Star Wars: Neon Noir ★★★½

Watched as part of the June 2017 Letterboxd Scavenger Hunt
My list | Evan Whitford's master list
#15: An Alternate Cut Of A Film You've Previously Seen

2017 movie viewings, #90. This is such a clever idea for a project, and I really wish I had liked it better; basically, some Star Wars fan took the nine-hour prequel trilogy, cut out all the terrible parts until getting the total running time down to an hour and a half, then synced it to a faux-'80s soundtrack in the style of Drive or Blade Runner. (It's unbelievably still up at YouTube, two years after getting posted, if you want to check it out yourself.) Unfortunately, though, there are numerous problems with this project despite the clever premise, chief among them that it simply doesn't hold up as a narrative movie, coming across instead as the series of standalone clips that it actually is, an inherent weakness of "mashup culture" that prevents it from ever becoming a serious form of the arts.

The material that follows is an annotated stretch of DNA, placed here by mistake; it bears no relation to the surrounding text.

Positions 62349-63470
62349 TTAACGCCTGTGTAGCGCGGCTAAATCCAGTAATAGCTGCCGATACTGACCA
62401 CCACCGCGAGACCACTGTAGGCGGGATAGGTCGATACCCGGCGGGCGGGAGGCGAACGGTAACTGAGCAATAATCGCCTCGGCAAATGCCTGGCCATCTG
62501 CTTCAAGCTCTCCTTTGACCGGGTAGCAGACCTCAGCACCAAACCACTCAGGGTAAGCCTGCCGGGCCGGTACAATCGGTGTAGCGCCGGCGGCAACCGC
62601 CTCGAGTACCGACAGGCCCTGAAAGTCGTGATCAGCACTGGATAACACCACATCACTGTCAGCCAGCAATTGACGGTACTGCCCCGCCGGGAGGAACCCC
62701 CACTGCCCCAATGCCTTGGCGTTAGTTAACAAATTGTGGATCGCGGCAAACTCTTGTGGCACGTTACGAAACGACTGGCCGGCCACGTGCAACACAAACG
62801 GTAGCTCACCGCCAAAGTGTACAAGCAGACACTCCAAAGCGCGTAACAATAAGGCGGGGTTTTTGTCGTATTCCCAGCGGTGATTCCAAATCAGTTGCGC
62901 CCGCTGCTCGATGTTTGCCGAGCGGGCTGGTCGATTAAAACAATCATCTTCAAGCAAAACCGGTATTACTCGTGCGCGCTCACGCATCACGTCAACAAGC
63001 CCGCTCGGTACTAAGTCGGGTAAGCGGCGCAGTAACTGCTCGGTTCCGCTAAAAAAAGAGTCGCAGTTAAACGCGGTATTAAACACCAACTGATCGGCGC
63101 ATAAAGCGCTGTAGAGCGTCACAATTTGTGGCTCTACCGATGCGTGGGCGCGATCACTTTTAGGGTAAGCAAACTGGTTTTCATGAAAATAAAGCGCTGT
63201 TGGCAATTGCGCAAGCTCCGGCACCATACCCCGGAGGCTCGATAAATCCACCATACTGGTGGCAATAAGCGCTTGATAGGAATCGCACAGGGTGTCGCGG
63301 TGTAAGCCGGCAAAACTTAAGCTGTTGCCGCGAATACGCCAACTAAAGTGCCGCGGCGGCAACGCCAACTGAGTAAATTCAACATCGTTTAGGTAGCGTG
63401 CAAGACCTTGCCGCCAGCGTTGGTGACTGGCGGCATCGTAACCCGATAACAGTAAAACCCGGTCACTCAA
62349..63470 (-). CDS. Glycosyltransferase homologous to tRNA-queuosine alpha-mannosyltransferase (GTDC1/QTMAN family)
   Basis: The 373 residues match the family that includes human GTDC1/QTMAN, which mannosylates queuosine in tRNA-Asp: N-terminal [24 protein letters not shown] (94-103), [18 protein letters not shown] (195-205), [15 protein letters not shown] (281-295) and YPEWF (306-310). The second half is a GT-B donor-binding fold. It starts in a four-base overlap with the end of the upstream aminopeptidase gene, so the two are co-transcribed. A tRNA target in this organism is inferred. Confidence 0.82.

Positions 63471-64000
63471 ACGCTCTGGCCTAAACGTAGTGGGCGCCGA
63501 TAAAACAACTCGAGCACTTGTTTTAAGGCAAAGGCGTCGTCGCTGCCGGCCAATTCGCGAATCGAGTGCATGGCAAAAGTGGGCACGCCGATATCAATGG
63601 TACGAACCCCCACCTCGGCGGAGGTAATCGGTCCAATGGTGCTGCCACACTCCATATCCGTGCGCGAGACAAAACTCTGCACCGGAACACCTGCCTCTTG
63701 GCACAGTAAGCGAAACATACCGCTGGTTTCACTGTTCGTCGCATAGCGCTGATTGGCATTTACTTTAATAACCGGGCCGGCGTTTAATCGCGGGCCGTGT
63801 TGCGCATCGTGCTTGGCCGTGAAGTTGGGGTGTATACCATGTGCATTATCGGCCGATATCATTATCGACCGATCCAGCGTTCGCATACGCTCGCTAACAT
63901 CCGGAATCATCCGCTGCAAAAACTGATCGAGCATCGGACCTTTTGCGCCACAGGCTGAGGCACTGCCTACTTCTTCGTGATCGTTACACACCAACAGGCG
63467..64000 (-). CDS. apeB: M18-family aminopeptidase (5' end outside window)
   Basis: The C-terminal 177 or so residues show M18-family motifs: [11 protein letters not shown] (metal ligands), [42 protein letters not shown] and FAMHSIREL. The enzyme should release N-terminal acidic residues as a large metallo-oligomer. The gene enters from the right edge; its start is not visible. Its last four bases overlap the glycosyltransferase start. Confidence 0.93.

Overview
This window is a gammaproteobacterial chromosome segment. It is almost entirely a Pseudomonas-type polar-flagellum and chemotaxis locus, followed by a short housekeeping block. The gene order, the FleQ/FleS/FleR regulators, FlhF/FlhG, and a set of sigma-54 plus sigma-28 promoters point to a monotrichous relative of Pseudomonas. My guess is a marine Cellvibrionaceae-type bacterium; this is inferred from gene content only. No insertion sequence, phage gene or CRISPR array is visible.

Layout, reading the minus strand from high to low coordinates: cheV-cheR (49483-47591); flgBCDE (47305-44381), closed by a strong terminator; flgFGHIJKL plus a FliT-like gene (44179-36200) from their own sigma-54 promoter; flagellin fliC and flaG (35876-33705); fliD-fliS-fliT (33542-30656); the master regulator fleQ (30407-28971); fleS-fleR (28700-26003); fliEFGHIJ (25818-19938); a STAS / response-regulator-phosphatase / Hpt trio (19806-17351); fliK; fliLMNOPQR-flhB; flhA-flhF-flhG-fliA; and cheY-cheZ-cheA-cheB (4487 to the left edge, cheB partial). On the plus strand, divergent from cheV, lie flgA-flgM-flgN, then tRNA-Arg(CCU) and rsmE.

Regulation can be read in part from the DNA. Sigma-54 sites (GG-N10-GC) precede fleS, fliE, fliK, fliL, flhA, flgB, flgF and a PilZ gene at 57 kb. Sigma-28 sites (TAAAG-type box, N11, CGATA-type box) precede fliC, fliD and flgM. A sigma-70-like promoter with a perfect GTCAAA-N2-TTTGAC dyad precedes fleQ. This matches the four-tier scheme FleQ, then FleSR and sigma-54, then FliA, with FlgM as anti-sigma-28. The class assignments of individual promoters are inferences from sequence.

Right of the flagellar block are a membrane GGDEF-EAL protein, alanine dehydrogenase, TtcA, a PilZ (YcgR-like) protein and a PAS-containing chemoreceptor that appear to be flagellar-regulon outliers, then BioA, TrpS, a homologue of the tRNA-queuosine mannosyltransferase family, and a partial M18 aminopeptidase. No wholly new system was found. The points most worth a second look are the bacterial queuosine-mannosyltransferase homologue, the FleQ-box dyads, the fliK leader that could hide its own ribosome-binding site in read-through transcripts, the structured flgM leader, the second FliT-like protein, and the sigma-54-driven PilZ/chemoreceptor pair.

Other problems? Well, the mashup creator doesn't exactly get the "only good bits" part right; this is still filled with crappy little moments of Hayden Christensen and Natalie Portman making googly-eyes at each other while tediously sitting around green-screen stages, while for some reason this edit skips almost the entirety of the first film altogether. The faux-'80s soundtrack also suffers such a fate, dotted here and there with real clunkers of songs; but most damning of all, even with the carefully edited highlights reel seen here, you can't get away from the fact that the prequel trilogy simply wasn't very good to begin with, and a mashup is never going to have the ability to transcend the quality of the source material it's mashing up, forever destined to instead be either a clever version of an originally good project or a clever version of an originally bad project. A noble effort for sure, and I've saved a permanent copy to go with all the other Star Wars films on my hard drive; but this is more of a gimmicky experiment than an entertaining standalone project to watch again and again, and should be kept in mind when checking it out yourself.